It's Time to Confront

Confronting a Christian leader is difficult. But when we don't confront, the fallout is serious.
Maybe it's because I'm getting older that I grow less tolerant of the behavior I see in too many American church leaders. Or maybe it's because I'm spending more time in the Word and see a growing disconnect between what God says and what leaders do. Or maybe it's because I've simply seen and heard too much behind closed doors.

Not long ago, friends of mine had the courage to confront their pastor for the deceit and slander they encountered in his ministry. They had several witnesses and followed the biblical guidelines for confrontation in Matthew 18:15-17.

The pastor denied his ungodly behavior. Then he threatened my friends with loss of membership and more.

Not only did he rationalize his actions and launch an all-out effort to quash any dissent, but he tried to discredit them as well. The pastor's governing body stood by in silence, refusing to hold him accountable for his outrageous behavior.

In the pulpit, this man continued to preach about God's grace, love, mercy and forgiveness. Outside it, he tried to take his sheep to the slaughter. Though many admitted that his behavior was disturbing, they excused the disconnect because "he's such a gifted teacher."

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Christians ranted and raved about the lack of integrity in Bill Clinton's life when he was president, yet many leaders in the church live lives of similar hypocrisy. When it comes to power and success, many of our own have fallen prey to their own ambitions.

And many of our churches are run like Fortune 500 companies, with pastors acting as CEOs. Some of these pastors are void of compassion for their sheep, full of pride and arrogance, and concerned about growth for growth's sake. Success is measured not in souls but in numbers of sheep.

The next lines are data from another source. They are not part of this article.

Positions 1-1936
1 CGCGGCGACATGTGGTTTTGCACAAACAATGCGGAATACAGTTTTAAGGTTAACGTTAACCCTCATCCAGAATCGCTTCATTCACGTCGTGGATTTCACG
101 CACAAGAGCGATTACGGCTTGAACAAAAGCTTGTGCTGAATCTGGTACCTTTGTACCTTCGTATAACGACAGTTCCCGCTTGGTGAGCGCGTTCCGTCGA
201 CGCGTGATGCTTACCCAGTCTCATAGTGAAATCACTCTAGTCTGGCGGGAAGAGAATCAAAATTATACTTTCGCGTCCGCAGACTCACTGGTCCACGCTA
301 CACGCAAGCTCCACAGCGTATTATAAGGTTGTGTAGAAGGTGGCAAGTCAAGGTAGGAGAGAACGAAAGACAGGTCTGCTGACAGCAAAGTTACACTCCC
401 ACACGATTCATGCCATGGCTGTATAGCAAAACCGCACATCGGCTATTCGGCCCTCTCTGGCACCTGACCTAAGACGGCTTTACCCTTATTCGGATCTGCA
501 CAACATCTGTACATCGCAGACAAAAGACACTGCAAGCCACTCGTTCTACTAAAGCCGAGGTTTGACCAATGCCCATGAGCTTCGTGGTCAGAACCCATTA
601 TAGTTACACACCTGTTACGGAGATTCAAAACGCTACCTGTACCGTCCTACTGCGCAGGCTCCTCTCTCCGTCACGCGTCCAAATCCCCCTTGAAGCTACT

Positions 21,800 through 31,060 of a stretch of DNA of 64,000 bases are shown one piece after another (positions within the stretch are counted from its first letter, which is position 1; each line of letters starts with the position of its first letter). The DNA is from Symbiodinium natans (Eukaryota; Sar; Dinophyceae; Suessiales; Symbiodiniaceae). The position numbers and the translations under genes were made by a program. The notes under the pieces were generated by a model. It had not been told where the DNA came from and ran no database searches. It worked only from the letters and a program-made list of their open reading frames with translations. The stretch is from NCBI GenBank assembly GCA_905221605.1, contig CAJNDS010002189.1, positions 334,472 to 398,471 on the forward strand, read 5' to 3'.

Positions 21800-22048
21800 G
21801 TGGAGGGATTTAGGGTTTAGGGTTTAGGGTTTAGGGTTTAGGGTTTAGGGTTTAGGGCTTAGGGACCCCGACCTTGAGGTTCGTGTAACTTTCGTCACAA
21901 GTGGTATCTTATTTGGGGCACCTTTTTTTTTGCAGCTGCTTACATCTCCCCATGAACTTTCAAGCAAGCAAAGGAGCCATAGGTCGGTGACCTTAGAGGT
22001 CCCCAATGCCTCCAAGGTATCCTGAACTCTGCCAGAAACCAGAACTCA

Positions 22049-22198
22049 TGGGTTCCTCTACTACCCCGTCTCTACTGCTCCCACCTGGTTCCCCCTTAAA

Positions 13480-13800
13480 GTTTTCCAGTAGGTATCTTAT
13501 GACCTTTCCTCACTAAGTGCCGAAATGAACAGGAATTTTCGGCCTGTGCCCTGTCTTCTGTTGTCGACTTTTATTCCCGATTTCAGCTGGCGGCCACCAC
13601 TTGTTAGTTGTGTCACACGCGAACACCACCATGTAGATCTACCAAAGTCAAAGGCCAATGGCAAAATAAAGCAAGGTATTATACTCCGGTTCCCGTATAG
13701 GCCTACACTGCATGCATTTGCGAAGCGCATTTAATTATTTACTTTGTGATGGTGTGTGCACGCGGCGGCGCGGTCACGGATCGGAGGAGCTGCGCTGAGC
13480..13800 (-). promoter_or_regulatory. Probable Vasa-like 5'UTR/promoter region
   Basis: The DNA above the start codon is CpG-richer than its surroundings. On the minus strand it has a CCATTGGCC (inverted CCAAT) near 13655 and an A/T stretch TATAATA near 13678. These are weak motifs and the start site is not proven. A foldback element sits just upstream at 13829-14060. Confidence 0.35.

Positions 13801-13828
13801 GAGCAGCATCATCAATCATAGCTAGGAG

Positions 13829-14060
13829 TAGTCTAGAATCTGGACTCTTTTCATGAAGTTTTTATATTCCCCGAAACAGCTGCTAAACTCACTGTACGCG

Have we forgotten that people can have an anointing from God without knowing Him intimately? The Word tells us the gifts of God are irrevocable--meaning that humans can operate in their anointing even when their personal lives are not right.

God, in His mercy, often allows us to function under our own power even while He gives us multiple opportunities to come to our senses. But there is a point at which He will no longer be mocked. We are warned that there will be those who, though they claim to have done their works in Jesus' name, will hear the Lord say to them on judgment day, "'I never knew you!'" (Matt. 7:23, NKJV).

The idols of power and ambition loom large in the American church. But God is looking for those who haven't been deceived and taken over by the lust for power and success. He wants leaders who will follow James' directive to be doers of the Word, not just hearers, and whose lives match the messages they preach.

The apostle Paul had major concerns about the sheep being deceived and wanted believers to discern the counterfeits in the church. We need to use our spiritual discernment and to hold our brothers and sisters accountable when they fall prey to the lust for power. Any of us can fall; but we need to stop excusing the falling just because we don't want to rock the boat!

Confronting a Christian leader is difficult. Even if you act out of a pure heart, in love--as you should--you will face intimidation and accusations of being rebellious and of touching God's anointed.

Nevertheless, we should confront ungodly behavior out of love for our fellow believers and out of a healthy fear of the Lord. When we don't confront leaders, the fallout is serious.

Fortunately my friends are mature believers, and they kept their eyes on Christ during the crisis with their pastor. However, others have become disillusioned, fallen away and stopped attending church as a result of it.

Hypocrisy isn't new, but it's time for us to humble ourselves, live out a genuine faith, admit our failings and rid ourselves of idolatry. Our witness to a dying world is at stake.

Linda S. Mintle, Ph.D., is a Virginia-based licensed clinical social worker and author of the Breaking Free Series (Charisma House, www.charisma Her most recent book is A Daughter's Journey Home: Finding a Way to Love, Honor and Connect With Your Mother (Integrity). She invites your questions about the tough issues of life at

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